National Map Corps Celebrates One Year of Crowdsourced Mapping

April 1, 2014  - By 1 Comments
Status map showing the location and density of volunteer submitted structure edits.

Status map showing the location and density of volunteer submitted structure edits.

This April marks the one year anniversary of the transition of the USGS’s The National Map Corps (TNMCorps) from a small regional pilot project in the heart of Denver, Colorado, into a successful nationwide project. During the past year, civilian volunteers in every state have increasingly provided accurate mapping data to the National Geospatial Program’s publicly available application called The National Map.

Using crowdsourcing techniques, TNMCorps’ Volunteered Geographic Information (VGI) project engages citizen scientists to collect man-made structures data including schools, hospitals, post offices, police stations and other important public buildings.

Over the past year TNMCorps has achieved the following significant milestones:

  • 1,422 – volunteers
  • 42,009 – contributions (counts each person’s edit per single point)
  • 33,698 – unique points edited (individual structures)
  • 50,696 – total number of edits (the sum of all edits made by volunteers)
  • 50  – number of states involved
  • 18 – number of volunteers who have earned more than 500 points
  • 4,691 –  state with largest number of edited points; Colorado

“This project has proven that we can count on volunteers to provide quality information to be included in authoritative government databases,” said Kari Craun, director of the National Geospatial Technical Operations Center. “The people that have contributed their time are performing a community service by ensuring key structures data are available publicly.”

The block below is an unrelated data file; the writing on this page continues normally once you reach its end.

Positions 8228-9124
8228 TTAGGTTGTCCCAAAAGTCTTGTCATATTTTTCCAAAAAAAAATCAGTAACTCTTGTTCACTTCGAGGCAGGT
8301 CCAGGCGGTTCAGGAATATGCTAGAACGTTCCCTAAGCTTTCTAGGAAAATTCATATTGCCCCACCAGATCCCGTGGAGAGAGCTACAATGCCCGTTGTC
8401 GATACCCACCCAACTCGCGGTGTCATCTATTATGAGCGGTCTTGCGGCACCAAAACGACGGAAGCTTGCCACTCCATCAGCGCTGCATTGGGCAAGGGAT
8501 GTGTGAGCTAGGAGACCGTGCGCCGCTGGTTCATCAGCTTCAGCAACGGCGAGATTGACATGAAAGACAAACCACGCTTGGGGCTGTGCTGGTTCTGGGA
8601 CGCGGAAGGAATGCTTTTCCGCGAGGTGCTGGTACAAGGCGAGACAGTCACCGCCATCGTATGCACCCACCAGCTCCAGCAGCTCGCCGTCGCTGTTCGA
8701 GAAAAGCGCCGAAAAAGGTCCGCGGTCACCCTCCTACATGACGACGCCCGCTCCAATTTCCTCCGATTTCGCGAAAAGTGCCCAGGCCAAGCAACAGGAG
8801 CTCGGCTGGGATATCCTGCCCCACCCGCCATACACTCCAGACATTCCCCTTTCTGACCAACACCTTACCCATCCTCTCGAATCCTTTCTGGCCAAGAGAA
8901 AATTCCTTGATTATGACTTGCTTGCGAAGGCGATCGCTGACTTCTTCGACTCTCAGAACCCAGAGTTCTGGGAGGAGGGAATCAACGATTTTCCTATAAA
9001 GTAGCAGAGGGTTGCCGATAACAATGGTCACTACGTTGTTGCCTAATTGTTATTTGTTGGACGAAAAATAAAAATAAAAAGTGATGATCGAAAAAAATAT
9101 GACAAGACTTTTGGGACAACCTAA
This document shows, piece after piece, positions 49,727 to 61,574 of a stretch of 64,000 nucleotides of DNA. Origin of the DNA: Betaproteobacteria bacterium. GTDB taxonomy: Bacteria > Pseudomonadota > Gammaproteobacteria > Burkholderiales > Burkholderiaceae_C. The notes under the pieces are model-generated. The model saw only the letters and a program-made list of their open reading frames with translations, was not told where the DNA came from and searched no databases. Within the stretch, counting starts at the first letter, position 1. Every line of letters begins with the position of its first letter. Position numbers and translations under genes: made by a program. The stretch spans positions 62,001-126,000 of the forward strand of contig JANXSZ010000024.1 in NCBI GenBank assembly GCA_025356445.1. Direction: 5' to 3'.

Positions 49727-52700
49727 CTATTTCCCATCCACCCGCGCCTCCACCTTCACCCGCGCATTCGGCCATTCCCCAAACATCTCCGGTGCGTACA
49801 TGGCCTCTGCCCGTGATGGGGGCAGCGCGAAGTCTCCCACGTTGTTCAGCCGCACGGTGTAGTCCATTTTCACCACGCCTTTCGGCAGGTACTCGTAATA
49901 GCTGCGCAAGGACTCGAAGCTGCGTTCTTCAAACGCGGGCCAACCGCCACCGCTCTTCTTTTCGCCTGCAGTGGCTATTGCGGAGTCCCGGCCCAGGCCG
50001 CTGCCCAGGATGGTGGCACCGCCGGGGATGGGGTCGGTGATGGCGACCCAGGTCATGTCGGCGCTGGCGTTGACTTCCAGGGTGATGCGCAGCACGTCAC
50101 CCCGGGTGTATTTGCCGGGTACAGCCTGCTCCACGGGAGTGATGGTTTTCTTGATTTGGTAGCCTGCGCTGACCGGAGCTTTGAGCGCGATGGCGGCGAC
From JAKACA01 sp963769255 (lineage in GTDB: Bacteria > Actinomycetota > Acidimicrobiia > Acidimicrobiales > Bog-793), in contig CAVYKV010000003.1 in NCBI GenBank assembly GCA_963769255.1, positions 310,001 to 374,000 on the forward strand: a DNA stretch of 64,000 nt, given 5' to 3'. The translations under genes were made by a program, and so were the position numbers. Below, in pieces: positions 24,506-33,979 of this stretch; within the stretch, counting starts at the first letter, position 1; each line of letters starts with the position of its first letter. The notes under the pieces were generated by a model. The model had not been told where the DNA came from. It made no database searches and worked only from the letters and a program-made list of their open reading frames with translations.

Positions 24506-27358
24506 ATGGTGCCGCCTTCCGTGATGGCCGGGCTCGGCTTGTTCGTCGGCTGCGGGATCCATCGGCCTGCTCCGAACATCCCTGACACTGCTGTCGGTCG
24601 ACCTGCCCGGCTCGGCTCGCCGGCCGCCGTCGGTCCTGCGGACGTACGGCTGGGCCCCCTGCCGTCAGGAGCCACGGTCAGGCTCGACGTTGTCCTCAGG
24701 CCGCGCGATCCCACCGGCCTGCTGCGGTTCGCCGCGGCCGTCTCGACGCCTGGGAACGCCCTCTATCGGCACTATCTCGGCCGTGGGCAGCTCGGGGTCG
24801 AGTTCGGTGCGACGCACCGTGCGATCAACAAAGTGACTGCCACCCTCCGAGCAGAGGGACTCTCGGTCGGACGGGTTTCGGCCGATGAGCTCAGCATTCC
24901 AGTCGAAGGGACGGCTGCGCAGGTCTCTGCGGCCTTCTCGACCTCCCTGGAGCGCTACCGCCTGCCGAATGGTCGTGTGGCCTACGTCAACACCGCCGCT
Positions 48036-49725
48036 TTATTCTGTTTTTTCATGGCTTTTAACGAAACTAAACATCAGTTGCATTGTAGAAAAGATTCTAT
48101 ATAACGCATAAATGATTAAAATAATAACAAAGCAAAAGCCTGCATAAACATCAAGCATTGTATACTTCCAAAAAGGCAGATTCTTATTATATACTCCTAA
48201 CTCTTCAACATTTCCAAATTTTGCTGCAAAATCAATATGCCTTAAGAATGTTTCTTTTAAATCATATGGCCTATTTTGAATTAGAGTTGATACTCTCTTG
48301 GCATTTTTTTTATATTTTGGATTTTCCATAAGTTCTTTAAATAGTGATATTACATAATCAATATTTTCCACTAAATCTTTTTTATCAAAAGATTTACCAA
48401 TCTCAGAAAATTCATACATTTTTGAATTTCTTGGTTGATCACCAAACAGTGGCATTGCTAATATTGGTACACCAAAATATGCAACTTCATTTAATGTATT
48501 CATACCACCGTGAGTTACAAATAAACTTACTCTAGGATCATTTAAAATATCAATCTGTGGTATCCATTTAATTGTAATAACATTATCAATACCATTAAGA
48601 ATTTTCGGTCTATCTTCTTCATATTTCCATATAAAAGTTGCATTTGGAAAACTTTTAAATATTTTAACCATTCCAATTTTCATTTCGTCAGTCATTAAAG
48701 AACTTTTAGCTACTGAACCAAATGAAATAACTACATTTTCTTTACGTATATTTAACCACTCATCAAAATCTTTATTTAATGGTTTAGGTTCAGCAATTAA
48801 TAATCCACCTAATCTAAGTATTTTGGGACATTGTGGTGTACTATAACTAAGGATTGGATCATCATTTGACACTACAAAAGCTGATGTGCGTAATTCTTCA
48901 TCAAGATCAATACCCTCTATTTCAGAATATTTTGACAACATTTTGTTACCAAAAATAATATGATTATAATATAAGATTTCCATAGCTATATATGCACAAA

To volunteer, go to The National Map Corps project site. The project is seeking anyone with access to the Internet willing to dedicate some time editing map data. Participants can earn badges and public recognition by a series of points.

While some familiarity with the area that a volunteer chooses is helpful, volunteers don’t have to live near a particular place to contribute. The tools on TNMCorps website, along with ancillary information available on the Internet, are generally sufficient to edit a distant area.

This article is tagged with , and posted in Featured Stories, GIS News, GIS Software, Mapping
Tracy Cozzens

About the Author:

Tracy Cozzens has served as managing editor of GPS World magazine since 2006. She also is editor of GPS World’s newsletters and the sister website Geospatial Solutions. She has worked in government, for non-profits, and in corporate communications, editing a variety of publications for audiences ranging from federal government contractors to teachers.

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